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Lebanon during the French Mandate and its Legacy (4 February 2022)

Lebanon during the French Mandate and its Legacy

Presented Online

Nicholas Hardwick


The French Mandate for Syria and Lebanon (in French, Mandat pour la Syrie et le Liban) lasted between 1923 and 1946.  It was very influential on the modern day state of Lebanon, because it increased the region’s contact with Europe and the international community and developed it economically.  It brought French institutions to Lebanon, the French language as the second language of the country and the French system of education.

In the aftermath of the defeat in World War I (1914-8) of the Ottoman Empire, which was an ally of Germany, by the Allies, including the United Kingdom and France, territories of that empire, which included Lebanon and Syria, were placed under the jurisdiction of the United Kingdom and France.  This was confirmed in the secret Sykes-Picot Agreement of 1916, with Sir Mark Sykes (1879-1919), representing the United Kingdom, and François Georges-Picot (1870-1951), representing France.  The Agreement was affirmed by the Russian Empire and the Kingdom of Italy.

There was considerable unrest in the area of the French Mandate between the end of World War I and the Mandate’s formal establishment from different religious, political and cultural groups.

From 1923, the arrangements of French and British administration in the region were made a Mandate by the newly formed League of Nations, which had been established in 1920.  The regions of present day southern Iraq, Jordan and Israel (in the area formerly of Palestine) were under the jurisdiction of the United Kingdom, and Lebanon, Syria, northern Iraq and south-eastern Turkey were under the jurisdiction of France.  The Mandate was different from the region becoming colonies of the United Kingdom and France, which at that time had large colonial empires.  Those two countries acted as trustees during the period when the region moved towards self-government and became independent countries.

To the north of Lebanon, important changes took place in Turkey, where the modern republic of Turkey was created in 1923 from the region of the Ottoman Empire which occupied the area of Asia Minor.  Kemal Atatürk (1881-1938) became its first President in 1923 until his death, and he instituted many reforms to modernise and to westernise the country.  Atatürk’s presidency occupied a significant part of the period of the French Mandate in Lebanon.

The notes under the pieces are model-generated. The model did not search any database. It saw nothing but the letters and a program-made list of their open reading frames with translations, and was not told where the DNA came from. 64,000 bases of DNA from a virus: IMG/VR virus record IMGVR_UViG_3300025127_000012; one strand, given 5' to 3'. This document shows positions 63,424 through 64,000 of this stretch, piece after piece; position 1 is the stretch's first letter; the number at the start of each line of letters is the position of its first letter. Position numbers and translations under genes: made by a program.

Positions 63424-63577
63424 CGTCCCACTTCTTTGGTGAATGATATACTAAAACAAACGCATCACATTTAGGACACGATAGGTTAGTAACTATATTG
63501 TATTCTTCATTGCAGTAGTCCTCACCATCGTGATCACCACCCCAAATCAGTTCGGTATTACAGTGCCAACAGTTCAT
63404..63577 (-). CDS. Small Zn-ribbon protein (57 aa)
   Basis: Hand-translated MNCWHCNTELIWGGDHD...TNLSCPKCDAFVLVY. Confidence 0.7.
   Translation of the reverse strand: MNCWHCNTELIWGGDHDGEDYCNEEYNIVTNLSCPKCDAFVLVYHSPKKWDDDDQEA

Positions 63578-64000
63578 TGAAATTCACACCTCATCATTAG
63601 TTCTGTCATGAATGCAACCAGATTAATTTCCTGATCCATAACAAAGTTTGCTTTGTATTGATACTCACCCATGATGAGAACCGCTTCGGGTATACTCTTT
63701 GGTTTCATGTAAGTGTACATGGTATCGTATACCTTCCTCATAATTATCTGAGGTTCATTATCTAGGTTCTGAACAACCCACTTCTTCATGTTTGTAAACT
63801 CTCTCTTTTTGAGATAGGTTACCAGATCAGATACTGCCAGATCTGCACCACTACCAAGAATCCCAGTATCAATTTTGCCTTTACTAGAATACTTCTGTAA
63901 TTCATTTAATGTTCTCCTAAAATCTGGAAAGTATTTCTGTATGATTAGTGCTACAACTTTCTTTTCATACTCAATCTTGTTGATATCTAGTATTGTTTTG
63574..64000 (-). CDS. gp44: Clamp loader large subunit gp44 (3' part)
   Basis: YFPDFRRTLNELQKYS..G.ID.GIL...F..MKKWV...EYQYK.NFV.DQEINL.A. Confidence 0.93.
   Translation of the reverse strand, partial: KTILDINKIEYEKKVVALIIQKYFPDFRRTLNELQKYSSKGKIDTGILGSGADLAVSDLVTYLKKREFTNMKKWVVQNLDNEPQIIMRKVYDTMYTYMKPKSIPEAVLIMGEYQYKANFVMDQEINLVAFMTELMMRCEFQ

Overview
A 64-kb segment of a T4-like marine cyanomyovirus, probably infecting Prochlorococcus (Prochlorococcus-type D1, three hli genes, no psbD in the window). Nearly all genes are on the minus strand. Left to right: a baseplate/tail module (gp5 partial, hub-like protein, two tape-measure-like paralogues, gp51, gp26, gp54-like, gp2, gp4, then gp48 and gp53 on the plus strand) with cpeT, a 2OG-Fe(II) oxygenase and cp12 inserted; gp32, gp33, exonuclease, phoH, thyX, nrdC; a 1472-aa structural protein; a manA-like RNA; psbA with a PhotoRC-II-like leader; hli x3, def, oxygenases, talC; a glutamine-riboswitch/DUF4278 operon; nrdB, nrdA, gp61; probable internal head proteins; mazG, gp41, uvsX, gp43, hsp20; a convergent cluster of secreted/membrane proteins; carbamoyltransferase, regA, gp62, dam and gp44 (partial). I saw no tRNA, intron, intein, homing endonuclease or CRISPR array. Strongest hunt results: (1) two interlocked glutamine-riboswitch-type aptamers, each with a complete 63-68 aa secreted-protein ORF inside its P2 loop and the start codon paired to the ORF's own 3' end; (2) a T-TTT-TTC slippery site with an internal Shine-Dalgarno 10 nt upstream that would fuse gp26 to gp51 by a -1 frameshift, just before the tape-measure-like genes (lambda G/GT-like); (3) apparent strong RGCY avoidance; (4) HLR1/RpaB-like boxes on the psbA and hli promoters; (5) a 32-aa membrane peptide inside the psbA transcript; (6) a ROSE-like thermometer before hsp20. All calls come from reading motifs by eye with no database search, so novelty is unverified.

To the south of Lebanon during the period 1923-48 was the British Mandate in Palestine, formally the ‘Mandate for Palestine’, which included Palestine, which is the area of the present day state of Israel and Palestinian inhabited territories, and the Transjordan, which is where the present day nation of Jordan is situated.  During this period, there were both Arab and Jewish national movements in Palestine, which led to armed conflicts.  It was also a period of significant Jewish immigration from Europe to Palestine in response to the rise of Nazism in Germany.

At either end of the chronological period under discussion were two events related to the creation of a Jewish state to the south of Lebanon, which was extremely influential on Lebanon.  The first was the Balfour Declaration of November 1917, which was a public statement by the British Government in support of the creation of a ‘national home for the Jewish people’ in Palestine.  The second, supported by Zionist movements, and increased Jewish settlement in Palestine after World War I, was the creation of the state of Israel in May 1948.

T.E. Lawrence (1888-1935), the British army officer, who was known as ‘Lawrence of Arabia’ operated in this area during World War I, including marching on Damascus with Arab forces in 1918.  He led a revolt of the Arabs, and hoped to form an Arab state in the region.  The Arab Revolt (1916-18) took place with this goal in mind.  The British General Sir Edmund Allenby (1861-1936) led the Egyptian Expeditionary Force, which supported the Arabs in the campaign.  However, these hopes were dashed by the French and British Mandates, which implemented the Sykes-Picot Agreement, and the Balfour Declaration and Zionist movements, which led to the formation of the state of Israel.